As the stay-at-home orders are being lifted, people are returning to work and resuming a semi-normal lifestyle. We are going back to the stores to get groceries, going to our doctor’s appointment, or taking our children for some family fun time outdoors. Most of these activities involve driving in a car, so what can we do to reduce the risk of getting sick while we travel?
Let’s Start With A Vacuum
If invisible germs are the culprit for getting us sick, why do we need to vacuum up dusts and other particles in our car? The answer is simple; it not only makes our car look much more appealing, but also removes the objects that germs tend to thrive on (such as snack crumbs), which will make our next step of disinfecting the car much easier. Cleaning up heavy debris in our car will also expose the area underneath it, so that the disinfectant can reach the area we want to sanitize.
There are many types of vacuum cleaners to choose from. The most economical choice is perhaps a portable handheld car vacuum. However, if you already have a heavy-duty shop vacuum, or are willing to invest in one, that will do a much better job at removing debris in hard-to-reach areas, such as under the seat. Once the debris is all cleared, we can move on to the next step.
Disinfect High-Touched Surfaces
High-touched surfaces? Meaning steering wheel, gear shift and door handles right? Well, only partially. There are quite a few other places that we touch often in our car without noticing, including seat belt, radio knobs, glove box, cup holder, air vent, turn signal controls etc. Now that we have an idea of what needs to be sanitized, how do we go about doing it?
The interior of the car is made of a variety of materials: fabrics, leather, plastics and in some cases wood. While bleach and alcohol-based sanitizers are perfect for killing viruses, they are also very harsh on the materials. Theses chemicals could be used in an emergency situation. However, using them as a long-term solution is not recommended. So, what should we do?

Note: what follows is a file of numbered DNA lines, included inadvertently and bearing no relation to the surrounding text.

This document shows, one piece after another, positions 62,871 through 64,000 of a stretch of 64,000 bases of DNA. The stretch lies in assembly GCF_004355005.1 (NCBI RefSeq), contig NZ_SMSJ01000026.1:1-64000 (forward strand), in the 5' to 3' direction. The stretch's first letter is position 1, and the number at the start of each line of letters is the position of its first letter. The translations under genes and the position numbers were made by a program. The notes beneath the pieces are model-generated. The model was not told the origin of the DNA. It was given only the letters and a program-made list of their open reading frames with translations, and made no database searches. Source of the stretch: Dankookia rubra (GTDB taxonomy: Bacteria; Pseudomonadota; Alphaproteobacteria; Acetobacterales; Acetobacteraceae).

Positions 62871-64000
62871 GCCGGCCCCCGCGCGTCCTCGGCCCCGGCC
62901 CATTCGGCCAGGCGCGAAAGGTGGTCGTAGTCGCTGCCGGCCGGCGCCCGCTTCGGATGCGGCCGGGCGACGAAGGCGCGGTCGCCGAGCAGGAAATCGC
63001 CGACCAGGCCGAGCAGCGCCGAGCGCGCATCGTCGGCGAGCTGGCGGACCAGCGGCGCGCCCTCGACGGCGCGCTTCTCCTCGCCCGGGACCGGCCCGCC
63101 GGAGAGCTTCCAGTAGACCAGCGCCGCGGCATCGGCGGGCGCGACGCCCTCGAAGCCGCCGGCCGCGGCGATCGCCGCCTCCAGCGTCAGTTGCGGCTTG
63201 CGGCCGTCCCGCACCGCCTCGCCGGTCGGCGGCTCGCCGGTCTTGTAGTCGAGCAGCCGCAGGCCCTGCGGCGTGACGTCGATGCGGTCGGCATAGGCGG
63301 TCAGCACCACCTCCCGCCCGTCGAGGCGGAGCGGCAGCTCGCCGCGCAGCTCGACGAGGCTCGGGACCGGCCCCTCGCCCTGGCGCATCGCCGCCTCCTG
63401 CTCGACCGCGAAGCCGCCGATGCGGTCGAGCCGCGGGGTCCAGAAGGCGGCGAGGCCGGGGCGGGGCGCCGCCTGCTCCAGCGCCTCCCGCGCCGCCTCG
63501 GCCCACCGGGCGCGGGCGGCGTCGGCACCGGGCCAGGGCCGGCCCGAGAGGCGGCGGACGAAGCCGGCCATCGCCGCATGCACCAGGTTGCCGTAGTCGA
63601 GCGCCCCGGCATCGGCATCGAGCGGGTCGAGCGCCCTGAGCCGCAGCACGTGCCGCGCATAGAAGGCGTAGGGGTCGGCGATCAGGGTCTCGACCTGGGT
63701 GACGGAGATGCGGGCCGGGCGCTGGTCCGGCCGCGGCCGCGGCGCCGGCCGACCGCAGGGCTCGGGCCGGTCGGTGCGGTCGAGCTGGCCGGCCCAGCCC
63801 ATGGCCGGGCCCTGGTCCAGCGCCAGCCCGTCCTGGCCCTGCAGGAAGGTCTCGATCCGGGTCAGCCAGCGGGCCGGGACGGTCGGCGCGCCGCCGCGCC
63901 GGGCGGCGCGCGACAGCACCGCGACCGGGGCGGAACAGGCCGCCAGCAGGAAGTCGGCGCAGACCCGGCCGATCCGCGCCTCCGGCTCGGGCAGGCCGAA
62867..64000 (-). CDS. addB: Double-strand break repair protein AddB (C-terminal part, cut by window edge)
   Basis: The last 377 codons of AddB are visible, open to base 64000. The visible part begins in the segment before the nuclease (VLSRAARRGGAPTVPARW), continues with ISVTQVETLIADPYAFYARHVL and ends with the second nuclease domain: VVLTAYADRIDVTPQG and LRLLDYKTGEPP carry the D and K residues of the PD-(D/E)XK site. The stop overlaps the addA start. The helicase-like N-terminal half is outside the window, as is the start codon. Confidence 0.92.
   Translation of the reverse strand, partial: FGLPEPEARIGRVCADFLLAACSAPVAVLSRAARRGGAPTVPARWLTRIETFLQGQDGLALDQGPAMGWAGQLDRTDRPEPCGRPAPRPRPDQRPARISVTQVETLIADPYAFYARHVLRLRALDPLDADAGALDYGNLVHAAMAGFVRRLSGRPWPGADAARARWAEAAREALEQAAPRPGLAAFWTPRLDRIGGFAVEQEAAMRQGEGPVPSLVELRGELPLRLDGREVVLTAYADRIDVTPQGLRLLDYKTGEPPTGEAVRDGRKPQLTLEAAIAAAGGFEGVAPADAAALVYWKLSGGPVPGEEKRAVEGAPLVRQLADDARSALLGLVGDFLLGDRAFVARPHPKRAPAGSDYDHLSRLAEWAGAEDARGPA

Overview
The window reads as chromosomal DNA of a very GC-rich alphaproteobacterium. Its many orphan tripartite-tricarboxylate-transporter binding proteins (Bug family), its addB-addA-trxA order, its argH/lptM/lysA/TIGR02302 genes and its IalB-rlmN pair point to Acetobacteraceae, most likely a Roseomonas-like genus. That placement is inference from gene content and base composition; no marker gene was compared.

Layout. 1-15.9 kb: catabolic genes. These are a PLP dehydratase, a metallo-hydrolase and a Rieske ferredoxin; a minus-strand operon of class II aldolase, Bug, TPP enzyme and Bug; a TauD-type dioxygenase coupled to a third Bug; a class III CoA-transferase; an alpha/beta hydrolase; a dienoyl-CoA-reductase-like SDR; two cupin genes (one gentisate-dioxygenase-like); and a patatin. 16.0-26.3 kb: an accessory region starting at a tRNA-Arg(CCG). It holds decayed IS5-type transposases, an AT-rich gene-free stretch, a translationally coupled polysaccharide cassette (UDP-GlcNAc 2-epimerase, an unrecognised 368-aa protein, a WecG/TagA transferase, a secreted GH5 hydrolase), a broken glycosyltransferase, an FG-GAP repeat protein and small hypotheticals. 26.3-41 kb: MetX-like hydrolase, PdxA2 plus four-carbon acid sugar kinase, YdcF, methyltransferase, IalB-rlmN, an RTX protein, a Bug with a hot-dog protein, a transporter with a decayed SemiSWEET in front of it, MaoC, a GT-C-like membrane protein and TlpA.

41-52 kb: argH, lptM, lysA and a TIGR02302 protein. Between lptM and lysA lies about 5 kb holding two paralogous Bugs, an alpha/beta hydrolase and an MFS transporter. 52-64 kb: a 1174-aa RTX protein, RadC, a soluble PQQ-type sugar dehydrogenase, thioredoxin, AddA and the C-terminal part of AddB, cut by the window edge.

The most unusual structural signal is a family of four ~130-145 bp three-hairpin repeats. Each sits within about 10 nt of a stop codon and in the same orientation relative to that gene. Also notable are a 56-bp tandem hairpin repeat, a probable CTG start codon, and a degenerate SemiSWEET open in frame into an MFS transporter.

- Soap and Water
Yes, you heard it right. In fact, the CDC has repeatedly stressed the importance of using soap and water to combat COVID. “Clean surfaces using soap and water, then use disinfectant.” – that is a direct quote from the CDC. Hand soap is mild enough to be used on our hands multiple times a day, so it stands to reason that it is safe to use on our car. First, soak the towel or washcloth in soapy water. Then, make sure to wring out the excess soapy water before we start wiping things down. The last thing we want is to have water drip onto the floor mat and cause more bacteria and mold to grow in our car.
- Disinfect with UV Light or Steam Cleaner
Soapy water will remove a certain number of germs on the surface. However, if you would like to take it a step further, you could go with either an ultraviolet light sanitizing device or a steam cleaner. Both do a good job at destroying viruses and are safe to use inside the car. Some prefer a UV wand because it is quick, portable and less expensive; others prefer a steam cleaner because it can also remove grimes that have built-up at the bottom of the cup holder, or on the radio knobs, or the stain and smell on the floor mat when you accidentally spill your drink.
In-Car Air Purifier With UV Light
After we have spent all that time cleaning and sterilizing our car, what can we do to keep it clean? In-car air purifier has been used for decades to keep the air inside the car fresh. With the advent of the latest pandemic, a new type of air purifier has surfaced – UVC air purifier. UVC light is scientifically proven to kill viruses and bacteria and has been used since the 19th century in hospitals to tackle airborne disease. Nowadays, UV technology is being incorporated into a variety of consumer accessible products that are relatively small in size and affordable. The UV air purifier is an upgrade to the traditional filter air purifier, adding the ability to eliminate airborne pathogens.
Although there is no solution that can guarantee we are safe from COVID as of yet, wearing masks in public, taking care of our personal hygiene, and keeping our home, our car sanitized will help reduce the chance of us getting the coronavirus significantly. These preventative measures may not kill the coronavirus itself, but they can eliminate many other disease-causing bacteria and viruses, so that our immune system will not be comprised because of other illness. The CDC has stated that “having a weakened immune system may increase your risk of severe illness from COVID-19”. Therefore, it is important to keep our living environment hygienic.